e-Check Over the Internet
Shopping and paying bills over the internet is our new national hobby. Until now, most purchases over the Internet and most online bill paying have been paid by credit card. Now, at web sites that offer this option, you can authorize a payment to be charged to your checking account to make a purchase or to pay bills. This type of payment is often referred to as web-based or Internet-initiated "electronic checks" or "e-checks."
You can authorize a single payment, or you can authorize recurring payments.
A single payment takes place when you pay for a purchase or pay a bill with one (and only one) charge to your checking account.
Recurring payments are often used to make ongoing, repetitive payments such as mortgage, loan or utility payments. At a company website, you provide your account information and authorize the company to charge your account automatically on the regular due date. The company then receives your authorization electronically.
Before you provide your account information, the company should verify who you are. For example, if you have established a relationship, they can use information they have on file to identify you - a PIN, password or previous purchase history, for example. If this is the first time you have purchased from this company, they will have to use other methods such as checking a consumer database.
Also, be sure to read and understand the security and privacy policies for that company. It is not recommended that you provide your account information to an internet company you have not heard of before.
Q. Who offers web-based electronic check services?
A. All kinds of sellers and billers offer goods and services for purchase on web sites. Many banks and utility companies allow their customers to make bill payments over the Internet.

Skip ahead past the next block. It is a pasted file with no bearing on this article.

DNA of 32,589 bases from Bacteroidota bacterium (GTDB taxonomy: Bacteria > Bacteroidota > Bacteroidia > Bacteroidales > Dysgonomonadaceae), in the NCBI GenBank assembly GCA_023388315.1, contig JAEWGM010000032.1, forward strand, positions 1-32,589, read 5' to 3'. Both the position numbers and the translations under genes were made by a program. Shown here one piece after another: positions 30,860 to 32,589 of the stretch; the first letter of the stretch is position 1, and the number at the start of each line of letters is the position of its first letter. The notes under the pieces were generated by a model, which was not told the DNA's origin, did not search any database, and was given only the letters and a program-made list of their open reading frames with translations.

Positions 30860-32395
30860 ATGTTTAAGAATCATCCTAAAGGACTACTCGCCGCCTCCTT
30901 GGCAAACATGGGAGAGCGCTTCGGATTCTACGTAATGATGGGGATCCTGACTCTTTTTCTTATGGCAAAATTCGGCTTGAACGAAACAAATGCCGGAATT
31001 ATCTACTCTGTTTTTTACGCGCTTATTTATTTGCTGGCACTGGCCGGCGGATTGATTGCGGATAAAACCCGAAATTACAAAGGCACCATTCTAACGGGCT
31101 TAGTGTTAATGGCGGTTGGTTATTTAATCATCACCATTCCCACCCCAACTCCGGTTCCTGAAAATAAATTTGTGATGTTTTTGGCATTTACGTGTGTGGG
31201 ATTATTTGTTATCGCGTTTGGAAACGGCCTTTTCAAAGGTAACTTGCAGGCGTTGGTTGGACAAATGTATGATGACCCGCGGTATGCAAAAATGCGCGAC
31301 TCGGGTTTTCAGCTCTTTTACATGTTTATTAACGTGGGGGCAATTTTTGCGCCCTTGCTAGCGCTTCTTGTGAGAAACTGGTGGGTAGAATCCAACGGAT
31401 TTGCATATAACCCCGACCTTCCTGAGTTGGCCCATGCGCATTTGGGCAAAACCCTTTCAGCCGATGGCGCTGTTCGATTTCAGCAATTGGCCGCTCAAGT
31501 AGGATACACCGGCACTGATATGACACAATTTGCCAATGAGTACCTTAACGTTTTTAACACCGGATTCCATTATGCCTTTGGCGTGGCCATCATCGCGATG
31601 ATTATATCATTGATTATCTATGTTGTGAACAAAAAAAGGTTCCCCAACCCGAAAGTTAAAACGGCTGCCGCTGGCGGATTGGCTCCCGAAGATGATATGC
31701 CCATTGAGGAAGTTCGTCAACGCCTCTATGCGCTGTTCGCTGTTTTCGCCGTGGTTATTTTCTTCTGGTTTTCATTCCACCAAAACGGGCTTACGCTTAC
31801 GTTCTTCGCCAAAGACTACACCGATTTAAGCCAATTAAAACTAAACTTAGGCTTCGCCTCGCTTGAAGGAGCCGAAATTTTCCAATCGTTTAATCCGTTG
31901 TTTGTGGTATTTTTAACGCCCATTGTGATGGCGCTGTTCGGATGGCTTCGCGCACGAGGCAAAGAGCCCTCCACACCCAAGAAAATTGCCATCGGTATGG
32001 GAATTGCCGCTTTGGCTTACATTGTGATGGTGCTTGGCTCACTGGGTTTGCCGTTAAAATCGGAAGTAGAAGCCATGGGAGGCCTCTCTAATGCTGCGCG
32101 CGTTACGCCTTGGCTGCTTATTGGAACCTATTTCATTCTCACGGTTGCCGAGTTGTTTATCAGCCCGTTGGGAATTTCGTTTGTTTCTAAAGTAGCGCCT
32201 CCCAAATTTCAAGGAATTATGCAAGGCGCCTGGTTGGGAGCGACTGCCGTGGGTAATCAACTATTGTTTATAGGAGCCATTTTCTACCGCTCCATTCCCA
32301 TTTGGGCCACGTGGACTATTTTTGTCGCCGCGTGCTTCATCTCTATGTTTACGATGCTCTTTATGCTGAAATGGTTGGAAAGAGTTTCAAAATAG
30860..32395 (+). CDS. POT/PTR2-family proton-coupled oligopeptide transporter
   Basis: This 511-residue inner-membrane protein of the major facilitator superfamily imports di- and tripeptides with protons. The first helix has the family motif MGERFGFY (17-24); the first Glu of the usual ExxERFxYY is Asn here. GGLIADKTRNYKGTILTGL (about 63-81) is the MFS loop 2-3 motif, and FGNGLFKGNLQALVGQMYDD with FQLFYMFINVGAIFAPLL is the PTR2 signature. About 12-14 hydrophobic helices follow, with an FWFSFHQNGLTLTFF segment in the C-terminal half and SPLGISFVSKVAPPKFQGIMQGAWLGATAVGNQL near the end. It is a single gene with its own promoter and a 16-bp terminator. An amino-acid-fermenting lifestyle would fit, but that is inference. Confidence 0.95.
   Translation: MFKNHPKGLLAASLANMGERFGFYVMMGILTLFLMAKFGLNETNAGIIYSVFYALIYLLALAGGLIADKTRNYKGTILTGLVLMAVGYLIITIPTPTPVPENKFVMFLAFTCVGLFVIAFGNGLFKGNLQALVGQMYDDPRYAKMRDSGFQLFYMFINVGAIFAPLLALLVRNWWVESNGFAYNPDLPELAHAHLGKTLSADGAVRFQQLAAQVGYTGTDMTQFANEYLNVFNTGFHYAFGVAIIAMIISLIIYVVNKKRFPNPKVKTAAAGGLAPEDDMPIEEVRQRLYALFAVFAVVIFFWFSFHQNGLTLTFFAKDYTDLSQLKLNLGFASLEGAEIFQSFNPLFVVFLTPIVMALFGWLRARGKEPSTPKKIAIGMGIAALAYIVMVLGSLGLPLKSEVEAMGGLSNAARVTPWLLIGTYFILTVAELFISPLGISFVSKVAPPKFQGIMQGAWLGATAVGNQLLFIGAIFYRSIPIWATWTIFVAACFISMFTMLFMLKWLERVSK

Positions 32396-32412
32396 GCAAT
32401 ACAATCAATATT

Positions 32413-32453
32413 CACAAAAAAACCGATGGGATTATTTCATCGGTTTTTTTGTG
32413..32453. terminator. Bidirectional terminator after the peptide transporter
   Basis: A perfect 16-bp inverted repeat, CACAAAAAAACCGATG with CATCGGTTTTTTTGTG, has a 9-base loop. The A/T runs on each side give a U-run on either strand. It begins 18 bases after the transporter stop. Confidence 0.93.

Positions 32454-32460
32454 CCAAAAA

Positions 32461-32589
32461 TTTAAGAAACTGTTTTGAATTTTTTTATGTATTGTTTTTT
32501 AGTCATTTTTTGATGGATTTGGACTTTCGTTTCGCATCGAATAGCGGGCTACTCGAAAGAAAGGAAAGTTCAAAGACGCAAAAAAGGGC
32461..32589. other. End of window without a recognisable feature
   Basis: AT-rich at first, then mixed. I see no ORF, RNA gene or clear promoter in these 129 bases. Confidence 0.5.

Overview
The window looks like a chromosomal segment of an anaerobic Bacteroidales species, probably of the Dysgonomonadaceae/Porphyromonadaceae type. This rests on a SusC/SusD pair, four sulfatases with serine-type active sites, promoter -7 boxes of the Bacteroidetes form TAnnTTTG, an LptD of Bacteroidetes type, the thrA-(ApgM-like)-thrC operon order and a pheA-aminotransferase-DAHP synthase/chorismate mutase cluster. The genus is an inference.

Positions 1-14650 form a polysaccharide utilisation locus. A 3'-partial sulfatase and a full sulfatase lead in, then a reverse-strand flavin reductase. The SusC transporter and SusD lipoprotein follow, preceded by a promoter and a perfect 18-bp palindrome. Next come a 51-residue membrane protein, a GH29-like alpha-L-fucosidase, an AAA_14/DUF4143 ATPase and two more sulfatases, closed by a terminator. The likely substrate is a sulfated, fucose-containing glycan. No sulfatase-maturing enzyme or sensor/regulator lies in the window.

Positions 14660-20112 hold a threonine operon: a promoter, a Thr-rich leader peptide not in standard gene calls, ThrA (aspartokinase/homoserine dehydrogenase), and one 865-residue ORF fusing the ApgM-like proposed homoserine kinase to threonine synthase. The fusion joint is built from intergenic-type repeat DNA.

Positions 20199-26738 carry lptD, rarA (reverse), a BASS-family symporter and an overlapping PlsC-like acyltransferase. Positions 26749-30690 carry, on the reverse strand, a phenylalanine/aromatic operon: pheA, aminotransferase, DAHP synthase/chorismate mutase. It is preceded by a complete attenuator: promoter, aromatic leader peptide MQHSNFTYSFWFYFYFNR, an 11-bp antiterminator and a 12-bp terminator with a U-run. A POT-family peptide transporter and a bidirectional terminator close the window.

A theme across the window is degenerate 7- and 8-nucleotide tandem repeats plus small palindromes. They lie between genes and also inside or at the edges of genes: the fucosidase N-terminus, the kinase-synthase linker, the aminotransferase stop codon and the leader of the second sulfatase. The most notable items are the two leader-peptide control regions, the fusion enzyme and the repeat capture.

Q. If I use a web-based "electronic check", when will my account be charged?
A. Generally for a payment or single transaction, your account will be charged one to two business days after you authorize the web site to charge your account. For a recurring payment you will charged on the due date.
Q. Who can charge my account using an electronic check?
A. Only companies that you gave permission to over the Internet can process the payment electronically.
Q. How do I provide account information for the payment? Do I get a copy of what I provide? Do I have to sign anything?
A. You provide information by reading and keying in the numbers
on the bottom of the check. Usually, the website where you are
making a payment will provide instructions. (You can also find
instructions on this website at http://www.electronic-check.org/reading.htm).
You can't write your signature over a website, but you can provide
identifying information that will serve to okay the payment
(like a signature authorizes your check). Yes, you should be
able to print a copy of what you okayed.
Q. What happens if I need proof of payment?
A. The IRS established in the 1970s that the listing on your account statement serves as proof of payment.